Buttercup family (Ranunculaceae)
This is a herbaceous perennial plant about ¾–3' long. In its habit of
this plant is a submerged aquatic (sometimes with floating leaves),
emergent aquatic, or terrestrial; it
has branching stems and highly variable foliage. In general, the stems
are light green to medium green, terete, glabrous. Alternate leaves
occur along the entire length of these stems below the inflorescence;
they are medium green, glabrous, and divided into compound palmate
lobes. Regardless of habit of growth, the leaves are 1–3½" across and
1–3" long. For submerged plants, the leaves are deeply lobed; they are
ultimately divided into tertiary (3-divided) or quaternary (4-divided)
lobes that are filiform-linear in shape. In outline, these submerged
leaves are reniform, orbicular, or fan-shaped. Usually the submerged
leaves are nearly sessile to short-petiolate, although sometimes their
petioles are up to 1½" long. For emergent aquatic or terrestrial
plants, the leaves are
moderately to deeply lobed; they are ultimately divided into secondary
lobes that are narrowly oblong to oblong. If they are present,
the uppermost leaves of these plants are usually
smaller in size and less divided. In outline,
the emergent aquatic or terrestrial leaves
are reniform, orbicular, or deltate. The petioles of these leaves are
length (¼–3" long).
narrow inflorescence is 3-12" long, consisting of either a long-stalked
solitary flower or a branching stalk with 2-12 flowers; the flowers of
an inflorescence are held above the water. Both the central stalk and
pedicels of the flowers are light green, glabrous, terete, and
relatively stout (although hollow within). Each flower is about ¾"
across, consisting of 5-6 yellow petals (rarely more), 5 light
green to pale yellow sepals, a ring of numerous yellow to golden yellow
stamens, and a central head of pistils that is light green to yellow.
The petals are oval or obovate in shape with rounded tips. The sepals
are broadly elliptic or ovate in shape and either widely spreading to
somewhat declined; they are about one-half as long as the petals. The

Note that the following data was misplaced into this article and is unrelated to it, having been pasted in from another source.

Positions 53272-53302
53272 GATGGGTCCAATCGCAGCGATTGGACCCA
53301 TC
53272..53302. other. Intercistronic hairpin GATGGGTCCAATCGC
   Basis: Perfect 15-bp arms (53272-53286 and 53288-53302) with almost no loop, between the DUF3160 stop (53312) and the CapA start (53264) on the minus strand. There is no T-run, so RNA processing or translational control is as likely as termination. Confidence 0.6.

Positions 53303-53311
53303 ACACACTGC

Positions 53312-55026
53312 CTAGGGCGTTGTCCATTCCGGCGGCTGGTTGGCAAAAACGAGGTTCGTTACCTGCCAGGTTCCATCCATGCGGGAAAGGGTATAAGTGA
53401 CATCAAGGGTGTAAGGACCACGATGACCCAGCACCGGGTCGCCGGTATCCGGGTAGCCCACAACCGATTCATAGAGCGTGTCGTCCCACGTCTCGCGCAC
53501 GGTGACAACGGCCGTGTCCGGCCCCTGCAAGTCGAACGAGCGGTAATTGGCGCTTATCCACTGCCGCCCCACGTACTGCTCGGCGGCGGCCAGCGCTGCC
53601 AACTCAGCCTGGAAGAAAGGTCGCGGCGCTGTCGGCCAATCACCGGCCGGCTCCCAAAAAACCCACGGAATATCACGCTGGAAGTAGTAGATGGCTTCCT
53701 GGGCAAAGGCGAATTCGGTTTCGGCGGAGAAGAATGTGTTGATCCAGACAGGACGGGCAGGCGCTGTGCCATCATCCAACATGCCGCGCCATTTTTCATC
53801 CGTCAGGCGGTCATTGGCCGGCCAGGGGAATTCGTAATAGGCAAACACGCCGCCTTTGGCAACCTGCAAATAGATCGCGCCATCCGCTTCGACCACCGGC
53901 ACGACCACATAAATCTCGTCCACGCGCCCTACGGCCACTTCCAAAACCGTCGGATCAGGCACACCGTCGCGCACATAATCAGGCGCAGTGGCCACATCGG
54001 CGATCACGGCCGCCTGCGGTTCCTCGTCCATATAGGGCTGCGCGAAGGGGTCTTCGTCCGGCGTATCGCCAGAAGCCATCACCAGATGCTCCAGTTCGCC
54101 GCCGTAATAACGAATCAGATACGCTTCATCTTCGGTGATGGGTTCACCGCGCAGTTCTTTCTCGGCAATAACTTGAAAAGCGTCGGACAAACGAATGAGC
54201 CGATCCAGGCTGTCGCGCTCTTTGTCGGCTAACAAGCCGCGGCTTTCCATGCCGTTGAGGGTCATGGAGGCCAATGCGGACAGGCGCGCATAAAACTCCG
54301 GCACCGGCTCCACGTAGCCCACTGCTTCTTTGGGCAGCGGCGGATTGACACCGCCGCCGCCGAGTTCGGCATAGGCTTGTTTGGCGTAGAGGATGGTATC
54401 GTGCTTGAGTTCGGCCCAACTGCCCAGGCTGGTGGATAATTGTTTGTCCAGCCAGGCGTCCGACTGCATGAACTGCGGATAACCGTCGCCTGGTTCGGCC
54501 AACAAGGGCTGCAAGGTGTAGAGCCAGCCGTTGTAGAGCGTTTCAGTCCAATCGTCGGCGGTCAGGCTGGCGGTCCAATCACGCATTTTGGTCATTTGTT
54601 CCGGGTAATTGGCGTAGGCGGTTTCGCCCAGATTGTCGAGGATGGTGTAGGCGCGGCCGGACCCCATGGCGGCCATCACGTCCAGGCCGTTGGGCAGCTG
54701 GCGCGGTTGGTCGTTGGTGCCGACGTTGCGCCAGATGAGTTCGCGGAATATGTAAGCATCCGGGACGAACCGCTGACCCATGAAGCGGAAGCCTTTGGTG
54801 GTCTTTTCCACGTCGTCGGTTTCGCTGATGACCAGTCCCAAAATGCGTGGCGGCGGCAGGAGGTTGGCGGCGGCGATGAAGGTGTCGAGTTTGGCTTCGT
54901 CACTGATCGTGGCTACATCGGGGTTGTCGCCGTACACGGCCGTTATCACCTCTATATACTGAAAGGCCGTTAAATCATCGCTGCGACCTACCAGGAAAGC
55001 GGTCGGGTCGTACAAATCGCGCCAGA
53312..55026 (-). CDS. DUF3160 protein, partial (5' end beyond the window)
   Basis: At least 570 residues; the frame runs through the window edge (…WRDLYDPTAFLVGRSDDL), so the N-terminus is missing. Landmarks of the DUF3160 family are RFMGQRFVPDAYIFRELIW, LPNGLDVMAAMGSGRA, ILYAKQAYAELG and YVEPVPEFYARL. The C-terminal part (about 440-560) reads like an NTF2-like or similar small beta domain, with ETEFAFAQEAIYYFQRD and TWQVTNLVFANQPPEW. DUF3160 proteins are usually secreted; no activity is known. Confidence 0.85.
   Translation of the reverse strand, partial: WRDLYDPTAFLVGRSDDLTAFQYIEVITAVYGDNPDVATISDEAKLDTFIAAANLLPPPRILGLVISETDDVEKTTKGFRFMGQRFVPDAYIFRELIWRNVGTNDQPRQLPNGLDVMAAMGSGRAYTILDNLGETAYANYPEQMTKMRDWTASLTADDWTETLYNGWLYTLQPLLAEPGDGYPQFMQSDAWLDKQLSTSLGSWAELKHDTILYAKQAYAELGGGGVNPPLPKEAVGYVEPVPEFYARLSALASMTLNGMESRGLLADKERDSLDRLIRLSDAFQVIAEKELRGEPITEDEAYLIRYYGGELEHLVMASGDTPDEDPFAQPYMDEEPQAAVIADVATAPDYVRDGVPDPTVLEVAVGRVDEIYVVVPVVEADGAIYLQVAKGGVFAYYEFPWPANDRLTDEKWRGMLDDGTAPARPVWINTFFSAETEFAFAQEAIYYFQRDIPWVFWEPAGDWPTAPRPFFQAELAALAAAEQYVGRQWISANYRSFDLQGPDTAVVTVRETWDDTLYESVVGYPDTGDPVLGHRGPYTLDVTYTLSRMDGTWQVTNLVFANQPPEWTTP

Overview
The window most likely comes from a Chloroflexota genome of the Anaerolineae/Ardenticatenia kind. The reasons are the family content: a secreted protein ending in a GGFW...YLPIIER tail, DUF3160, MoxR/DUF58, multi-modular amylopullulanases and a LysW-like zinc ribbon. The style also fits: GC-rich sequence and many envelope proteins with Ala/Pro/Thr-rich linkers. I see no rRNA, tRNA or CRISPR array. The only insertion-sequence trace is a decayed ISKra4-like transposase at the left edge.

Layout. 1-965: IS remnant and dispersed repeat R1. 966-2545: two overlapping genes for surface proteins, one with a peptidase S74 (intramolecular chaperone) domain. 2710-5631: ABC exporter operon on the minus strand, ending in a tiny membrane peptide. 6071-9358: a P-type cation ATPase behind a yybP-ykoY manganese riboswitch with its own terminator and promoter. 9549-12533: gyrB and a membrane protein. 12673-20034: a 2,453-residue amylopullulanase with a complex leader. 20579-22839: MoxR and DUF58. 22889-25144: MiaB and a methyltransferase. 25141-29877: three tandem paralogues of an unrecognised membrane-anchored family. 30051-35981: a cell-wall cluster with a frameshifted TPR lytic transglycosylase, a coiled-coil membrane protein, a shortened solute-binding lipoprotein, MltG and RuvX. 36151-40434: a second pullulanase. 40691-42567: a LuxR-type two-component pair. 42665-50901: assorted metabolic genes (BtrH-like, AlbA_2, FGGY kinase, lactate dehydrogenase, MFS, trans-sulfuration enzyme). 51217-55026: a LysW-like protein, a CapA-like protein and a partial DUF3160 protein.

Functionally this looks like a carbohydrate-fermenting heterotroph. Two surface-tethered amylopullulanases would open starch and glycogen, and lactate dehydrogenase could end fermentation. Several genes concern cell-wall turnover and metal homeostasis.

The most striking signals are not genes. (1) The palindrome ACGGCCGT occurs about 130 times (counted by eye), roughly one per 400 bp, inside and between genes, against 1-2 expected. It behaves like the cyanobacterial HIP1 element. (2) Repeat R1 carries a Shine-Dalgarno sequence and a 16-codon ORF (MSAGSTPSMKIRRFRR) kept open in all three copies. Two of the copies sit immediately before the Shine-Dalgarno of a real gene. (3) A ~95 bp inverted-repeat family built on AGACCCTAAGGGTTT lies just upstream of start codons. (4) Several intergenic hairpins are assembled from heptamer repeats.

blooming period occurs from late spring to mid-summer, lasting about
1-2 months. Afterwards, the flowers are replaced by small heads of
achenes. Individual mature achenes are about 2 mm. long and
ovoid-flattened in shape; the beaks near their apices are about 1.5 mm.
long. These achenes have the capacity to be carried by water currents,
or they can be blown about by the wind on the surface of water. The
root system is shallow and fibrous. Sometimes rootlets develop from the
lower nodes of stems when they establish contact with wet ground.
Colonies of plants often occur.
The preference is
full or partial sun, shallow quiet water (up to 2' deep) to wet ground,
and soil containing either mud or sandy mud. The location should
not be subjected to strong water currents, high wind, or large waves.
& Habitat: The native Yellow Water
Buttercup is occasional in most
areas of central and northern Illinois, while it is uncommon in the
southern section of the state (see Distribution
This plant is
widely distributed in the NE, Midwest, Pacific NW, and other areas of
the United States. It also occurs in parts of southern Canada. Habitats
include shallow water and shores of ponds, shallow creeks or streams
with slow-moving water, swamps, seep bottoms, and deep ditches.
This plant is usually found in high quality wetland habitats.
Associations: The flowers are cross-pollinated
primarily by bees,
flies, and beetles (especially Prasocuris spp.).
Both nectar and pollen
are available as floral rewards to such visitors. The beetles may also
gnaw destructively on the flowers and exposed leaves. Even though the
foliage is somewhat toxic, some vertebrate animals use water buttercups
as a minor source of food. The foliage and/or seedheads are eaten by
the Trumpeter Swan, Muskrat, Wood Duck, Snapping Turtle, and Blanding's
Turtle (Martin et al., 1951/1961; Bellrose, 1942/1976; Lagler, 1943).
The finely divided aquatic leaves and low terrestrial leaves provide
cover for insects and other small invertebrates.
A sandy swamp at Indiana Dunes State Park in NW Indiana, and the bottom
seep at Horseshoe Bottoms in Vermilion County, Illinois.
The flowers of Yellow Water Buttercup (Ranunculus flabellaris)
brightly colored and showy, especially when they bloom together in
large plant colonies. This plant is remarkable in its ability to adapt
to different wetland habitats by changing the morphology of its leaves.
As a result, a leaves of a fully aquatic plant and the leaves of a
terrestrial plant have little in common in terms of their appearance,
except that they are both palmately divided into lobes. Nonetheless,
their flowers and achenes are the same. The transformation of the
leaves is strongly influenced by exposure to water and also by
temperature. The only other semi-aquatic buttercup with yellow flowers
in Illinois is Ranunculus gmelinii, or Small Yellow
This latter species occurs in Cook and Menard counties, where it is
rare. Small Yellow Water Buttercup is smaller in size overall; it has
smaller flowers (about ½" across), inflorescences with fewer flowers
(typically 1-4), less divided leaves, and achenes with shorter beaks.
For example, the lower terrestrial leaves of this species are shallowly
to moderately divided into lobes; they are ultimately divided into
secondary lobes. In contrast, the lower terrestrial leaves of Yellow
Water Buttercup are moderately to deeply divided into lobes; they are
ultimately divided into tertiary lobes.